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Flood risk and development

The underlying causes of flooding, heavy rain and high sea levels, are, essentially, uncontrollable. However, the factors affecting the extent and severity of the flood can be addressed. The most influential of these factors is development, in particular development in flood plains i.e. areas adjacent to rivers that tend to become flooded following periods of heavy rain. Historic records will help to indicate which areas might be prone to flooding, although it is always possible that areas not known to have flooded in the past or for which no records of flooding are available, might flood in the future due to changes in upstream or downstream conditions or the occurrence of a more extreme rainfall event.


The risk of flooding should be taken into account in all cases where development is being considered. This is in the interests of individuals proposing the development and of the public in general.


Impact of flood risk on development
Locating development in an area at risk from flooding can lead to property damage, human stress and hardship, problems obtaining property insurance and consequential demands for the expenditure of local authority or central government resources on flood protection works. The construction of protection works either at the time of the development, or at a later date, will incur additional costs, may not provide absolute immunity from the risk of flooding and can, if not appropriately designed, have detrimental effects on flood risk elsewhere.


Impact of development on flood risk upstream
In times of flood, the river flows not only through its normal channel but also along the flood plains. Any constriction of the natural flow path can 'back-up' the river and lead to increased flood levels upstream. The construction of buildings or houses, and particularly embankments for infrastructure or protection, in or across a floodplain can therefore not only put the development itself at risk of flooding, but can also increase the flood risk for land and properties upstream. The same is obviously true of any construction in, or encroachment into, the normal river channel.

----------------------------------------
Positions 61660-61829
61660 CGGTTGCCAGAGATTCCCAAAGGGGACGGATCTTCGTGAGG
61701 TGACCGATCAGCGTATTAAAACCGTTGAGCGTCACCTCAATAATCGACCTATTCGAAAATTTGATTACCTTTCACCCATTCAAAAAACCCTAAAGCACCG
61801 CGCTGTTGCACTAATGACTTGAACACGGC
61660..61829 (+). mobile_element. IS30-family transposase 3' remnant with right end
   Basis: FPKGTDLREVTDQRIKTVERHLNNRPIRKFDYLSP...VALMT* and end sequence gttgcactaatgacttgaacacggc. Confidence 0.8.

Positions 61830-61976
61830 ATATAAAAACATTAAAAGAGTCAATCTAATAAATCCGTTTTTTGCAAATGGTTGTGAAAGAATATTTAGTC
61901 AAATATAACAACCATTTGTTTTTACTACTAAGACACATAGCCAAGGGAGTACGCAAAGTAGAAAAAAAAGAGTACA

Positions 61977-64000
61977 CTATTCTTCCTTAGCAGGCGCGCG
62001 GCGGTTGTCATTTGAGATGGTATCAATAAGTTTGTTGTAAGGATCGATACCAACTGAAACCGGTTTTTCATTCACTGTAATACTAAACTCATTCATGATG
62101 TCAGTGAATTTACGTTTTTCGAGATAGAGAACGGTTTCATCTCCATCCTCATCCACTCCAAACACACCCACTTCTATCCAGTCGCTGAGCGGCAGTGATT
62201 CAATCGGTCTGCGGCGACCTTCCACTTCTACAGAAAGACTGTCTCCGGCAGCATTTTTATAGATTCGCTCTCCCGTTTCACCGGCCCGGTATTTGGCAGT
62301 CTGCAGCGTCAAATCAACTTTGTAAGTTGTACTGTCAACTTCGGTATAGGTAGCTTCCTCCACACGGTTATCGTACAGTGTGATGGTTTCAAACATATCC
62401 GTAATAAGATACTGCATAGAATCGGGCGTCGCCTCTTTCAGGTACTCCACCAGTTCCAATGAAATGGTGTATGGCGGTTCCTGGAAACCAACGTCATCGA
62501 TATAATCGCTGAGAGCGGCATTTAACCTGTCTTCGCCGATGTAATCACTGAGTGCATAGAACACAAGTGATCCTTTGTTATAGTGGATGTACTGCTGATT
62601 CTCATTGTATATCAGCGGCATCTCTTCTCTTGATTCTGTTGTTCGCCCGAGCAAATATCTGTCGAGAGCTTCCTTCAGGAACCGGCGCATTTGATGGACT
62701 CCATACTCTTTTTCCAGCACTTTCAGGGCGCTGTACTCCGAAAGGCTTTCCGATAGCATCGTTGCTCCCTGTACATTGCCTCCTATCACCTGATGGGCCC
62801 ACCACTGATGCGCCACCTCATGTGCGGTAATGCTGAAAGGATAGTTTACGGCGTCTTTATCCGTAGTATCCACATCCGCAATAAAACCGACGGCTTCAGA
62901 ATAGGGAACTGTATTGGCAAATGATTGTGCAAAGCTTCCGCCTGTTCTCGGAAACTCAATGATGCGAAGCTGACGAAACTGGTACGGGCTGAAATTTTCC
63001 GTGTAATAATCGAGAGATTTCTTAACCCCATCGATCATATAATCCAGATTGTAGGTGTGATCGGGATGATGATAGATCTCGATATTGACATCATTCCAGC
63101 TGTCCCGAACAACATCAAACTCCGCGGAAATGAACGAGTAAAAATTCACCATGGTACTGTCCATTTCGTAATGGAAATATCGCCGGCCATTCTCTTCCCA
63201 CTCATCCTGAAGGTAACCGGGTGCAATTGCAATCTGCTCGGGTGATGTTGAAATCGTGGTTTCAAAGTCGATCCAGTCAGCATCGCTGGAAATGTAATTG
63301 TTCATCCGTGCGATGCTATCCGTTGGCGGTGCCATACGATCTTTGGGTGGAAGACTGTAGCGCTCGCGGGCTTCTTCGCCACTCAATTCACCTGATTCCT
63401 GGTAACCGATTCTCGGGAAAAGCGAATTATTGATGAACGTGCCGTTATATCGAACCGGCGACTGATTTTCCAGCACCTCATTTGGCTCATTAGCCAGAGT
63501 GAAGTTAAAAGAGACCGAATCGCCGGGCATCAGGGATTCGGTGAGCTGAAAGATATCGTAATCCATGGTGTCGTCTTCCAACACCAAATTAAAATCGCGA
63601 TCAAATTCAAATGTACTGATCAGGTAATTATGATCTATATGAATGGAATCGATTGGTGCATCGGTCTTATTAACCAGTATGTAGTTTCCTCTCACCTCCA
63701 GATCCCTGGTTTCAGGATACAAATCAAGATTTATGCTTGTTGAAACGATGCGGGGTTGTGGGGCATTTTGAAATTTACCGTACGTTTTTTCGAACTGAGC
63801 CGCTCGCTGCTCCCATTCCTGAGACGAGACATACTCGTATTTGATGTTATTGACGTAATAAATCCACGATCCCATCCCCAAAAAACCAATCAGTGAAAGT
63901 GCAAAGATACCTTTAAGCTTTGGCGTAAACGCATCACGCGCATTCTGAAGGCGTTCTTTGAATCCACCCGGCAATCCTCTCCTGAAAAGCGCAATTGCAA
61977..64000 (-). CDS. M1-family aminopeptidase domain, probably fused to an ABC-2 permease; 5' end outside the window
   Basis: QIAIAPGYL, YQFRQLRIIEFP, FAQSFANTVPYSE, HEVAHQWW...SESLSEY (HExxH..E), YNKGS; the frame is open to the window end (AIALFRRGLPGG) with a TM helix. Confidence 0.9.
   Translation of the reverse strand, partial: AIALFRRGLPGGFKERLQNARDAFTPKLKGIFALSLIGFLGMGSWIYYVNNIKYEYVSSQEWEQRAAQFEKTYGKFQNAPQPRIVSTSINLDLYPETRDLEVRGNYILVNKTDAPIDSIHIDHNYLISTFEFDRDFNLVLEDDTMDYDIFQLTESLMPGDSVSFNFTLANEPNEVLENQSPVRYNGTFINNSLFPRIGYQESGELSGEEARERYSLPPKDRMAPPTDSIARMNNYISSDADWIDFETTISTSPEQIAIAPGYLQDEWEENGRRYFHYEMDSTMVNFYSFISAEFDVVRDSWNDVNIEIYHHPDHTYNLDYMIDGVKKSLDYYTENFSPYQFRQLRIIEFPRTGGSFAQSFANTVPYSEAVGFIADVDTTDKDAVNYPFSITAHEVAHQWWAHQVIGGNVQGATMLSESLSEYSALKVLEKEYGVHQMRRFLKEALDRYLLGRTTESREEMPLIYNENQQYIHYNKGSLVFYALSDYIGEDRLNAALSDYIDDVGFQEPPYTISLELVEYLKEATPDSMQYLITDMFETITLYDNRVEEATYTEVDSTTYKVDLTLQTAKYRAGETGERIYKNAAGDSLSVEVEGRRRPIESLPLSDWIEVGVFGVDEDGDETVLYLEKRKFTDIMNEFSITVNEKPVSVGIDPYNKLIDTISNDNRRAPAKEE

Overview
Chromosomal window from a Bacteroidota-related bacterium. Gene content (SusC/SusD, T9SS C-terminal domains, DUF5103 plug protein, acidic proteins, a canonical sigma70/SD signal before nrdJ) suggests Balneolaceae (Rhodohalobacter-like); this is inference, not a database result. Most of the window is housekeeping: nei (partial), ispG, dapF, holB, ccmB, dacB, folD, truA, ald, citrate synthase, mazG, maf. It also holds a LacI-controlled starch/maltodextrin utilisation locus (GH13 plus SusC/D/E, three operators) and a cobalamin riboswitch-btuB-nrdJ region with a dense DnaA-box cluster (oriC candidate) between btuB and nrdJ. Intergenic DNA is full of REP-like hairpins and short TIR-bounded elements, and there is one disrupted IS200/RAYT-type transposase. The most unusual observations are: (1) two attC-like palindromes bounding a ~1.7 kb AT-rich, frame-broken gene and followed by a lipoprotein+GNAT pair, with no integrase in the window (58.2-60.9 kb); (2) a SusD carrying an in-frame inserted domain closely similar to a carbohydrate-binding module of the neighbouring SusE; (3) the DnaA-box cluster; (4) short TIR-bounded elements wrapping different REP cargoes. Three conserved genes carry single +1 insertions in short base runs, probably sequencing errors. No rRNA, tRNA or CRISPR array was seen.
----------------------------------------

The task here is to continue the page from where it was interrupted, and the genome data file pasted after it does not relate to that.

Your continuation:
Impact of development of flood risk downstream
Natural or agricultural land, such as forests, woodland, pastures or crop fields, is normally able to absorb a considerable proportion of any rain that falls onto it. Covering such land with buildings, tarmac (such as for parking areas or roads), or other impermeable materials significantly reduces this ability to absorb rainfall, and will lead to increased land runoff. As a result, large developments, including those away from major rivers, can increase river flows and the risk of flooding to land and property downstream. A number of smaller developments built up over a period of time can have the same effect.


Impact of tidal flood risk on development
A combination of high tides, waves, high winds and surges developed from low-pressure systems can lead to extensive flooding. Current predictions of climate change indicate that the risk of flooding from the sea will increase in the future. Any area below current or predicted future peak sea levels, including areas behind existing defences that offer only a certain level of protection, are at risk from flooding in the future.


Impact of possible climate change
Current predictions of climate change in Ireland indicate that winters will become wetter and the rainfall distribution 'stormier', and that sea levels will rise. This would mean that areas not currently prone to flooding may be at risk from flooding in the future.